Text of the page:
Tom on Tour – the ups and downs.

“I wrote last time from the mountain tops of the Dolomites in Italy. Since then I have felt both the highs and lows that come from the game. I had two more tournaments on the Alps tour to play before European Tour Q School and I’m afraid to say I played pretty poorly in them, ending up missing both cuts. So that led to a bit of a slip down the order of merit (luckily only one spot) as well as a loss in confidence; not ideal when heading to Qualifying School the very next week…

Fortunately though, I managed to find some form for Q school and came out finishing 9th out of 75 players (with the top 18 and ties progressing to second stage). A couple of weeks off followed, then it was time to head for the penultimate event, at the Panoramica Golf Resort in Valencia.

I must say this is one of the best courses I’ve played this year. It’s demanding off the tee requiring you to hit driver on a lot of holes, complete with well manicured, quick and undulating greens. I played nicely for 50 holes, and was poised in second place with 4 holes to go. But then fate took a bit of a hand with the arrival of the mother of all rainstorms. Certainly a bit of unfortunate timing but I’m not going to blame the conditions for the bogeys on the last four holes – a poor finish which cost me about €4,000 – which naturally hurt a bit.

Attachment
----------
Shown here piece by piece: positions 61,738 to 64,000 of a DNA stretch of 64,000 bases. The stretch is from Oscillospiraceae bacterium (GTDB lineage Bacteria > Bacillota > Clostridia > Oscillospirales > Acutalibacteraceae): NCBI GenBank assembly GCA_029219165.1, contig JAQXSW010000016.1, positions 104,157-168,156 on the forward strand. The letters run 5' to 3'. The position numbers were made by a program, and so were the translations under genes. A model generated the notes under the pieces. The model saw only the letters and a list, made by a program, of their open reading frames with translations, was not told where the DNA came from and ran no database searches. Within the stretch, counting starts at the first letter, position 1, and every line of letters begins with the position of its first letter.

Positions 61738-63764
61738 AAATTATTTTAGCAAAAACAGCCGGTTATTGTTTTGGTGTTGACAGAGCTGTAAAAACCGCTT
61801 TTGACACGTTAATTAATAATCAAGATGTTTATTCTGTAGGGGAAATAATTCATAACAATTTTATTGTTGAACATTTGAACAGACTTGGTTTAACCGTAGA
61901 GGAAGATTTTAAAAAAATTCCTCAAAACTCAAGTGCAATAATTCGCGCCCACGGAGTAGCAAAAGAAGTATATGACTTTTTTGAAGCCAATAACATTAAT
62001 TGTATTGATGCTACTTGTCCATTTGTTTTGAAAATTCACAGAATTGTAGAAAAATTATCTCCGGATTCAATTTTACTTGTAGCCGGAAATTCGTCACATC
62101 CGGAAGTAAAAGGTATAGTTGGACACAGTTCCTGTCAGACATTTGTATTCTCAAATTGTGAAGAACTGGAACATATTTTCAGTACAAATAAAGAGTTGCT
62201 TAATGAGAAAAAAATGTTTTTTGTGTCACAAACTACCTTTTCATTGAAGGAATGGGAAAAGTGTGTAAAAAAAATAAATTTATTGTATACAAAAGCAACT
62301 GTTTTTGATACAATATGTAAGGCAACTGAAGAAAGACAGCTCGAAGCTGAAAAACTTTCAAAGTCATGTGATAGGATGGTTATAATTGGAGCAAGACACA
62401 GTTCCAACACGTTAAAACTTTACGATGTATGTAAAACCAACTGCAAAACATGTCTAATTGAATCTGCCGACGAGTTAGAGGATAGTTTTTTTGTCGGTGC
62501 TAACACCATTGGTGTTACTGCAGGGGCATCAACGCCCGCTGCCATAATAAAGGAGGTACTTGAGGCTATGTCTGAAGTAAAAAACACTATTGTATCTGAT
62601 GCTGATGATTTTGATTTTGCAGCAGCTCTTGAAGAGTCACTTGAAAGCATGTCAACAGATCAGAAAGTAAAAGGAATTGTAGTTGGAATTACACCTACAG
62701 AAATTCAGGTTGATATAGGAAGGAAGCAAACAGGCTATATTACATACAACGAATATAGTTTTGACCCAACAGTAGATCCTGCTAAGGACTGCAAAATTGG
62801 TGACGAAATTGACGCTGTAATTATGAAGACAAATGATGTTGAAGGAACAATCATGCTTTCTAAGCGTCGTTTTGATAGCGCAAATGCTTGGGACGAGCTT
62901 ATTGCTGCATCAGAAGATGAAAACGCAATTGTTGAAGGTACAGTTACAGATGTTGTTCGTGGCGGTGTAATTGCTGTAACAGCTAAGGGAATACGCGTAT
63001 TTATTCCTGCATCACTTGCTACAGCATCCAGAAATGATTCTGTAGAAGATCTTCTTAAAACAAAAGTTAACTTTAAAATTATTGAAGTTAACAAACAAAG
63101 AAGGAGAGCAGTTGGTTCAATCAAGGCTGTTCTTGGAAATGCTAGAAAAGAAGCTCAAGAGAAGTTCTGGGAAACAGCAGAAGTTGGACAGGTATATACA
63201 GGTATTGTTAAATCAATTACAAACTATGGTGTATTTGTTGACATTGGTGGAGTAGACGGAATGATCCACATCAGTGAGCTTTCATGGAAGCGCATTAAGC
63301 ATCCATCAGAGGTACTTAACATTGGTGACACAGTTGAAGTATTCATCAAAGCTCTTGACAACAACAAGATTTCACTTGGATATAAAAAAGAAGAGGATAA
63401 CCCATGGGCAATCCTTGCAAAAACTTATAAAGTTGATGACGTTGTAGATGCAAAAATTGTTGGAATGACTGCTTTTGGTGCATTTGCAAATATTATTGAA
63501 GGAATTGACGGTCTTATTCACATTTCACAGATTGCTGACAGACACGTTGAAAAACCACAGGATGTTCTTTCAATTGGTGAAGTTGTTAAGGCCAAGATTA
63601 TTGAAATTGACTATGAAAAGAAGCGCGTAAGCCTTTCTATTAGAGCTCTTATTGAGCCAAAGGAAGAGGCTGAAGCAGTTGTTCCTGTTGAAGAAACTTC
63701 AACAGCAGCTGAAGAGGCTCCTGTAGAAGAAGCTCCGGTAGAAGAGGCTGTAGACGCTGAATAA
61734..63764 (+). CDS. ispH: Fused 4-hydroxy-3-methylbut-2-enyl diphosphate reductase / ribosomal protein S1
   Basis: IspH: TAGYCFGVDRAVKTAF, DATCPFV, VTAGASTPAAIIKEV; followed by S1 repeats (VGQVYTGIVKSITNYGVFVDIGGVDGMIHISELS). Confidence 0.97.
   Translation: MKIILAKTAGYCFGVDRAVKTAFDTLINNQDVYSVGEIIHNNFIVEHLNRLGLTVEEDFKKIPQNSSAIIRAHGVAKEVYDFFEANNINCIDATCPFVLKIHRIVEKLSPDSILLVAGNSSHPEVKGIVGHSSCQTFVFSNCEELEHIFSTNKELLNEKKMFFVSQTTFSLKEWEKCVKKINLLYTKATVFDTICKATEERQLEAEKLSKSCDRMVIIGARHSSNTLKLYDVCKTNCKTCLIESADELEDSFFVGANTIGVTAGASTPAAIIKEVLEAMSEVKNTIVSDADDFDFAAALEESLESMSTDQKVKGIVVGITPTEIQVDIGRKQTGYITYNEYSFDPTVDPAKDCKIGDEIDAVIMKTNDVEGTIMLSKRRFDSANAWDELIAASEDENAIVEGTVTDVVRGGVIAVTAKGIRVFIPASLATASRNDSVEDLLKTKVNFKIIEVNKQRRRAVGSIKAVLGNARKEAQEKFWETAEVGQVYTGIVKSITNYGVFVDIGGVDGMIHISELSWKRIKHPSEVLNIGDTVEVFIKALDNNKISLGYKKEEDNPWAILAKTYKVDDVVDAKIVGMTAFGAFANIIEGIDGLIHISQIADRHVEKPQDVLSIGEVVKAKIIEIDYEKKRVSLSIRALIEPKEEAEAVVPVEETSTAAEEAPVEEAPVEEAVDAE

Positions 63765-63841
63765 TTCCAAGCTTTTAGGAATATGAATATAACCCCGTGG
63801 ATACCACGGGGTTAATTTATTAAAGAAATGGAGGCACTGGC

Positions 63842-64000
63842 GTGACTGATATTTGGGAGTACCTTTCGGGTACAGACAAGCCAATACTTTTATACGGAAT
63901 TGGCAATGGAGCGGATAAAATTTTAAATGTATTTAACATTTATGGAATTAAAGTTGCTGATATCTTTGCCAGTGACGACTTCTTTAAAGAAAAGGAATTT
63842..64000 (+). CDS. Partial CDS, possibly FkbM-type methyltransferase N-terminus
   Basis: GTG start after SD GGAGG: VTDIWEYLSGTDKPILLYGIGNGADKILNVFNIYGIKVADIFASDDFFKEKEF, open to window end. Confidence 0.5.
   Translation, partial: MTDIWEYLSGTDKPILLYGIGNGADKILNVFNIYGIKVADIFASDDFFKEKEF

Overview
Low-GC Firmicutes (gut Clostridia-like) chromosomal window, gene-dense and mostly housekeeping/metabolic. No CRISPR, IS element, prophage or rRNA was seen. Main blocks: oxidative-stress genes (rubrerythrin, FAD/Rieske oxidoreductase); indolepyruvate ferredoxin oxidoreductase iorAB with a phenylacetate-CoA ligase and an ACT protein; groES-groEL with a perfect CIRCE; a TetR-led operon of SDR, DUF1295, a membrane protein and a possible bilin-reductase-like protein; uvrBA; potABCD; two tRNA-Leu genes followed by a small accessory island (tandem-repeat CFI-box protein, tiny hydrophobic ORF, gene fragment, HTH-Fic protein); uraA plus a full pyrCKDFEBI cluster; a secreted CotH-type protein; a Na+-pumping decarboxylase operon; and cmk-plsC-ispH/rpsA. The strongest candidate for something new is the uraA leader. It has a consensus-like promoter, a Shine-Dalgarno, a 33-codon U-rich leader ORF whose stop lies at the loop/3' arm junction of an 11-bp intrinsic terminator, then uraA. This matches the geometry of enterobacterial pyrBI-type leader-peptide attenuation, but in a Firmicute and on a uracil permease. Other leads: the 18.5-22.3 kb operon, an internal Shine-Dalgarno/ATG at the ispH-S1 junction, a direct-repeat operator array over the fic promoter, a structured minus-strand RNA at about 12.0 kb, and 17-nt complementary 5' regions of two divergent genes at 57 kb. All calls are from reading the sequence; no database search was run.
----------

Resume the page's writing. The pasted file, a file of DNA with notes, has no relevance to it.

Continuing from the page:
BUT it’s important to take the positives out of the 50 good holes and not focus on the 4 bad ones. My next trip is for the finale of the Alps Tour at Pont Royale Golf Club near Marseille. This is my last chance to earn a challenge tour card through the Alps Tour. Straight after this event I will be heading to the second stage of tour school at El Valle Golf Club near Murcia, Spain.
You can follow my progress here on (follow the links to Q school at El Valle), and to follow me in Marseille just go to

Tip of the month; 
Putting Warm Up
A quick tip for when you have just 5 minutes spare to warm up and you’re near the putting green. Simply pick a hole and hit putts from a range you know you won’t miss from (for me this will be around 2 and half to 3 feet). I know this may sound silly but this will get the brain into the habit of recognising a pattern of the ball falling into the hole. Out on the course you’ll subconsciously be expecting the same thing, even from longer distances.
Secondly, to do some pace putting practice; pick a target that is not a hole, it can either be a tee you put in the ground or the cut of the fringe. Again this avoids the brain continuously seeing the ball miss (as it’s unlikely you will hole a lot of putts from long range) but gives you a good opportunity to practice the long ones. Again this tip may lead to you being ribbed by your playing partners, but you just wait and count your winnings at the end of the round…”



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